Roads | Scorching pace

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Building roads and highways picked up speed in India in the 2000s. Now, the country has the second largest road network in the world, after the US

Zanskar Highway, an under-construction road in Leh, Sept. 23, 2021;(Photo: Getty Images)

At 75 years young, India boasts of a formidable road network—the second largest in the world—spanning 63 lakh km (Basic Road Statistics in India report, 2018-19). At the time of Independence, the country’s road network, which includes state and national highways (NH), and rural roads—was barely 4 lakh km. The pace of construction of roads and highways, according to government data, has gone up by 300 per cent in the past seven years. Now, India has 4.87 km of road for every 1,000 people.

At 75 years young, India boasts of a formidable road network—the second largest in the world—spanning 63 lakh km (Basic Road Statistics in India report, 2018-19). At the time of Independence, the country’s road network, which includes state and national highways (NH), and rural roads—was barely 4 lakh km. The pace of construction of roads and highways, according to government data, has gone up by 300 per cent in the past seven years. Now, India has 4.87 km of road for every 1,000 people.

During the 2007-2017 decade, the highest compound annual growth rate (CAGR) was of urban roads, followed by rural roads and national highways. But since late last year, there has been a decline in the pace of construction. It fell to its lowest in four years to 21.3 km per day during the April-November period of the fiscal year (FY) 2021. It was 24.8 km in the same period in FY20, and 24 km/day in FY19. From the Golden Quadrilateral project launched in 2001 to the ambitious Bharatmala project, which is aiming to build 50 new national corridors, among other projects, roads and highways have been one of the most resilient sectors even during the pandemic. But the challenge for the sector has been to bring private players into road and highway construction. Land acquisition continues to be a challenge too—Bharatmala, for instance, has been running behind schedule. Its first phase is likely to be completed by 2025-26.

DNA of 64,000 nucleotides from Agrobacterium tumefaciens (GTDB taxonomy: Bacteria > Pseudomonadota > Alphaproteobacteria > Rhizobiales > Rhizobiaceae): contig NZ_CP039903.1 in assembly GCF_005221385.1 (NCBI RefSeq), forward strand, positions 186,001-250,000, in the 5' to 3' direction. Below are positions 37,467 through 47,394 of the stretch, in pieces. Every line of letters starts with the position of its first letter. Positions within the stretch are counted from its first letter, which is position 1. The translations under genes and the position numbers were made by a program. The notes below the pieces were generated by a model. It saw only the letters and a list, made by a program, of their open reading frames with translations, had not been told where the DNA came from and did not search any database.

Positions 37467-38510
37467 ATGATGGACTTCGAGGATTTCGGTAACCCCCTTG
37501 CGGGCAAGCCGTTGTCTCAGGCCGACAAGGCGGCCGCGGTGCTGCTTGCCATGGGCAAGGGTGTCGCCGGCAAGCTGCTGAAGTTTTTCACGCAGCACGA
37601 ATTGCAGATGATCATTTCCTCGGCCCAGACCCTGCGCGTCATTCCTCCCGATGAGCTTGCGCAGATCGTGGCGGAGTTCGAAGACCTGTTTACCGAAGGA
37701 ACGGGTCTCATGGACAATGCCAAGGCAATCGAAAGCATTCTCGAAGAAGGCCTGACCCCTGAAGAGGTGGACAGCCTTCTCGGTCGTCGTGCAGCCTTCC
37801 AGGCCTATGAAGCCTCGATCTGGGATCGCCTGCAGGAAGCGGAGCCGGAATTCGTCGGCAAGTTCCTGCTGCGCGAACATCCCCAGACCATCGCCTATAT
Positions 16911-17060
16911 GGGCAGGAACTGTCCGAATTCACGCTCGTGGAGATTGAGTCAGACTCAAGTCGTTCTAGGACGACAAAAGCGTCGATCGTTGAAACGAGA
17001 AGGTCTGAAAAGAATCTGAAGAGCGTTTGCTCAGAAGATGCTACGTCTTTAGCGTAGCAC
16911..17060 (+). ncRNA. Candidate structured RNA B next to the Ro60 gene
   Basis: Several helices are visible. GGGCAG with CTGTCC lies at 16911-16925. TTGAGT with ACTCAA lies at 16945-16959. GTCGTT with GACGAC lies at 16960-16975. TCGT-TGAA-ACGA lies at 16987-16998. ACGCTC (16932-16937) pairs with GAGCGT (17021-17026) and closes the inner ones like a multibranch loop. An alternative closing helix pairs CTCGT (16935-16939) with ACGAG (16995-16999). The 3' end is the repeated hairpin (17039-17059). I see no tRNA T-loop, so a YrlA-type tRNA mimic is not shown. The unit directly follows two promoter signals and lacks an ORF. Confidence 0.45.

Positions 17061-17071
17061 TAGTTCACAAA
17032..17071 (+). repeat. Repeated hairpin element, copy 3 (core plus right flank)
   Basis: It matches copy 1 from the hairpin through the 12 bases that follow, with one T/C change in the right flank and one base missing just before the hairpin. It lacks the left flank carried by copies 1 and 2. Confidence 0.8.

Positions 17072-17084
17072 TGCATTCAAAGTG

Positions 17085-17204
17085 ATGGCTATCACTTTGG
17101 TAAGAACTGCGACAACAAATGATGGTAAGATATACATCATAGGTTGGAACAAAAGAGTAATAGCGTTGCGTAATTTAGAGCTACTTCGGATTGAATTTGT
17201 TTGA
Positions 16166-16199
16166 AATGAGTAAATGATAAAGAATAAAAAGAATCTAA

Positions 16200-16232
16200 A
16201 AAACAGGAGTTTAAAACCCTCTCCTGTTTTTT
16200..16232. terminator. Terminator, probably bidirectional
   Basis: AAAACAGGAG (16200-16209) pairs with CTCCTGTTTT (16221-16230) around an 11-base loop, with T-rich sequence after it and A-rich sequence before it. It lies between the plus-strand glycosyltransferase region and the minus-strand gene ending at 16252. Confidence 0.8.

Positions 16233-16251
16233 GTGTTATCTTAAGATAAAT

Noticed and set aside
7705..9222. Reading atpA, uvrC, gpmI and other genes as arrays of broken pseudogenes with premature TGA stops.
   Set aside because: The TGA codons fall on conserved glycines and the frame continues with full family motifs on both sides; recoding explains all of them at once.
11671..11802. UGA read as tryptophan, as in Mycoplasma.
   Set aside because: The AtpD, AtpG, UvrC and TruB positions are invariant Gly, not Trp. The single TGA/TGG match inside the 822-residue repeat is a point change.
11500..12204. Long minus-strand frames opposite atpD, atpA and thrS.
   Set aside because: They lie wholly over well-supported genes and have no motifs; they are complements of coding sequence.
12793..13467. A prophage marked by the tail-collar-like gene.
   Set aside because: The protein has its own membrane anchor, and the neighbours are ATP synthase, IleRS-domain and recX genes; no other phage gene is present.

Private sector investment in road construction in 2020-21 and 2019-20 was Rs 12,475 crore and Rs 21,925 crore, respectively. Until November 2021, private sector investment in it was Rs 15,164 crore. The big challenge is to retain the momentum of construction, bring investments into the sector that has largely relied on government spends and further streamline land acquisition processes. Public and private investments grew at a CAGR of 21.8 per cent between 2012-13 and 2016-17, but the share of private sector investment in the construction of national highways went down from 48.35 per cent in 2012-13 to 17.37 per cent in 2016-17, while public sector investment increased from 51.65 per cent in 2012-13 to 82.63 per cent in 2016-17.


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At the time of Independence, the total length of national highways was 21,378 km which is now over 1.40 lakh km. National highways are about 2.3 per cent of total road network. They carry about 40 per cent of the road traffic.

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